Taylor Whelan: Our focus has shifted dramatically in the last six years, with an ever-growing priority on quality and sustainability. Our vineyards and our winery facility are now both certified organic, and all wines as of 2021 onwards. The transition to organics, especially in the vineyards, has resulted in lower crops but much higher quality. We have grown our premium tiers dramatically and are offering better quality than ever at the same time. The increased quality of fruit has also allowed us to create the Aspect tier, and our wines now compete with the best Canada has to offer. The connection between the land we farm and wines we make has also strengthened and we are tailoring our viticultural approaches to best fit each individual block of fruit and maximize its true potential.
VineRoutes: How would you describe CedarCreek and its portfolio without describing the wines themselves?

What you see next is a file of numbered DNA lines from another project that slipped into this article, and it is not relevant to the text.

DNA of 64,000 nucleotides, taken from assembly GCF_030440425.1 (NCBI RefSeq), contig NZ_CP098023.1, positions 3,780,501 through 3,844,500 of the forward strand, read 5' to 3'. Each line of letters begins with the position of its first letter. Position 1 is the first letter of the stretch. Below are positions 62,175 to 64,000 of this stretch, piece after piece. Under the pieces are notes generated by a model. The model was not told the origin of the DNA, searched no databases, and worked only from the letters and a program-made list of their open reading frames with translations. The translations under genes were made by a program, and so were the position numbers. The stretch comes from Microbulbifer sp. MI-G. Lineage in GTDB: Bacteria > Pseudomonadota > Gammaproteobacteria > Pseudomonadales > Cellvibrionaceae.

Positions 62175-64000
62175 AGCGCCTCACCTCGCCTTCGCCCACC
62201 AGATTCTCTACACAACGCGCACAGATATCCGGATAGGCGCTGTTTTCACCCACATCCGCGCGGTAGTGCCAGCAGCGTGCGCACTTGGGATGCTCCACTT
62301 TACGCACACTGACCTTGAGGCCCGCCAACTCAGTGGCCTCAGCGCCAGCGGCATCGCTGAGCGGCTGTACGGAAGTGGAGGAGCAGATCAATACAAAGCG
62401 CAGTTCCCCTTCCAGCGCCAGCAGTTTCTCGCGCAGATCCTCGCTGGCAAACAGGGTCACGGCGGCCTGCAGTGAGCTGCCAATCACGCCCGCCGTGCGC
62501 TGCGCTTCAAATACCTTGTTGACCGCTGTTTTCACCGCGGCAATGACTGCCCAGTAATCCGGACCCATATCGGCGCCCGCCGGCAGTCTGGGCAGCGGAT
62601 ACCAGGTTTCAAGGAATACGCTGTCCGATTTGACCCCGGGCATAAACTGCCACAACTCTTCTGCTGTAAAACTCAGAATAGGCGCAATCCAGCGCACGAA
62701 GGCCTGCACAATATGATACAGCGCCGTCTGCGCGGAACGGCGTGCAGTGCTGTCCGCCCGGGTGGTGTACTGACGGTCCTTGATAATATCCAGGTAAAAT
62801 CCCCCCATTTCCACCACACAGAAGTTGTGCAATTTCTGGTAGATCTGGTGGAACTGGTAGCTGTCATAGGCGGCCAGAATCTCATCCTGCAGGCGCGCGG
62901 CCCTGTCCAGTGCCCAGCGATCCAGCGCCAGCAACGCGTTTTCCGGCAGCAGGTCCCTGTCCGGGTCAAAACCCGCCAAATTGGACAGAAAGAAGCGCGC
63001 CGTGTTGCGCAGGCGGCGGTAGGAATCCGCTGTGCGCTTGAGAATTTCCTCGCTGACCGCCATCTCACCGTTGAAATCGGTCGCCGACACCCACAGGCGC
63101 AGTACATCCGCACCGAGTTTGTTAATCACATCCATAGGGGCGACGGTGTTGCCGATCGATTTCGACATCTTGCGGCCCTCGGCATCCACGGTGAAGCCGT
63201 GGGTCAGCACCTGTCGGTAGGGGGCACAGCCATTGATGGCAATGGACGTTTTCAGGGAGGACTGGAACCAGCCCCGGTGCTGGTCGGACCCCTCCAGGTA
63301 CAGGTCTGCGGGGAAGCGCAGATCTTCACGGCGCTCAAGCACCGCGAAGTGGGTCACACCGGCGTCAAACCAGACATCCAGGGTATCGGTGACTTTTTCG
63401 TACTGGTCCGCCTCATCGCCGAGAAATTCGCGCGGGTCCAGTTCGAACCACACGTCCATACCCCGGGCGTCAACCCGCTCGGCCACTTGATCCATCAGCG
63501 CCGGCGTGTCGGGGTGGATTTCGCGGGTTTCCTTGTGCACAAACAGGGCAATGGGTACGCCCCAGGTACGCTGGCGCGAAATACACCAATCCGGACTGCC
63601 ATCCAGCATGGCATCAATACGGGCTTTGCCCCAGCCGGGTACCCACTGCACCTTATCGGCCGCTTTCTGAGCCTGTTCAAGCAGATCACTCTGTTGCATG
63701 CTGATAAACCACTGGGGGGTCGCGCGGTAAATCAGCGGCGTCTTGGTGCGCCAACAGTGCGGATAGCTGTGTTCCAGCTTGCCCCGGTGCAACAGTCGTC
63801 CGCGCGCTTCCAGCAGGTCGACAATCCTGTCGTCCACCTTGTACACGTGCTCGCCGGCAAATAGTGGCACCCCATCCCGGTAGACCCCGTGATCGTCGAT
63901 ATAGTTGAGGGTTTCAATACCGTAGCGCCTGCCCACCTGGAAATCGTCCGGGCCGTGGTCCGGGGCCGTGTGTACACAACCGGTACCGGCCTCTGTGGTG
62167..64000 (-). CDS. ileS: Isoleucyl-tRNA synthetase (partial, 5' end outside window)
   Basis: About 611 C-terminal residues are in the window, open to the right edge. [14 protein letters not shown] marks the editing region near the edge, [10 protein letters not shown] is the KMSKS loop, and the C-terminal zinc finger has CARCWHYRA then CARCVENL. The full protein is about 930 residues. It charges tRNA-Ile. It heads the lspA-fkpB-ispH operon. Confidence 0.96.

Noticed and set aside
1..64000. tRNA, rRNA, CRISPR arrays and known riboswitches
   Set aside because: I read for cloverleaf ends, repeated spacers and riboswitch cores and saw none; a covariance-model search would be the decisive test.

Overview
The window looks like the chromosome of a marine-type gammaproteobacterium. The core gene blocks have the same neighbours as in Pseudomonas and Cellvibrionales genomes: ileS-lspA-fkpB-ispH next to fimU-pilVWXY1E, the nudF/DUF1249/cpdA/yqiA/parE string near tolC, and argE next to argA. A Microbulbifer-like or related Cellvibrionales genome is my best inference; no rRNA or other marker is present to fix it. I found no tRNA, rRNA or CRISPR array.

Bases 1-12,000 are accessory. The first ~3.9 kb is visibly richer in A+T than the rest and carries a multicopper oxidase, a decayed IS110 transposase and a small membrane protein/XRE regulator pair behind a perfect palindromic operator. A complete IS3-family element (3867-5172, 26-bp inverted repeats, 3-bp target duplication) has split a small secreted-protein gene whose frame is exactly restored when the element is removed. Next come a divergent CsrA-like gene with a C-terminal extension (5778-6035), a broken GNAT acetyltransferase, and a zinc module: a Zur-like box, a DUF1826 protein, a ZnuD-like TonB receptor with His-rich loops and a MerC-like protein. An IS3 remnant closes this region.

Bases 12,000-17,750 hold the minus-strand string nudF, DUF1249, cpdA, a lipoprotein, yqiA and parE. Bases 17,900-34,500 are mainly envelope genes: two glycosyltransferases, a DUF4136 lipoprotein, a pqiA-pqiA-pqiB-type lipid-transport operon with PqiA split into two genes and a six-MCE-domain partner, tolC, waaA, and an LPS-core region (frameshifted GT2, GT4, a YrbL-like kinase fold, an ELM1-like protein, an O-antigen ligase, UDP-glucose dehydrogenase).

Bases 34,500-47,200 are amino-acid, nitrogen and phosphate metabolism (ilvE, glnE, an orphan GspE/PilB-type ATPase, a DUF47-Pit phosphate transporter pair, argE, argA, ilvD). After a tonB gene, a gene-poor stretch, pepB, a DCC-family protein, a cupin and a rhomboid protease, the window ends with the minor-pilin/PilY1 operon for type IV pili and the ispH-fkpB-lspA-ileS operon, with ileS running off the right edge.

Taylor Whelan: CedarCreek is focused on low intervention winemaking and on wines which represent their terroir faithfully. I believe that natural acidity and purity of fruit are two of the most distinctive characteristics of the North Okanagan, so our winemaking is focused on preserving those characters – natural fermentation, bottling the wines unfined and unfiltered, managing oak to support the wine without overshadowing its nuances; these are the practices we use that help to create the style of wines we think best represent the Okanagan. For this reason, the wines are fresh, bright, pure, and have a uniqueness due to their focus on terroir and single vineyard and block wines. This applies to each quality level – Even our $23 Chardonnay is fermented 100 percent with wild yeasts and aged for ten months in French oak before bottling, and the average vine age in that bottle is just over twenty years. That is something people often overlook – as an established winery, we have access to established vineyards and old vines which make superior wines.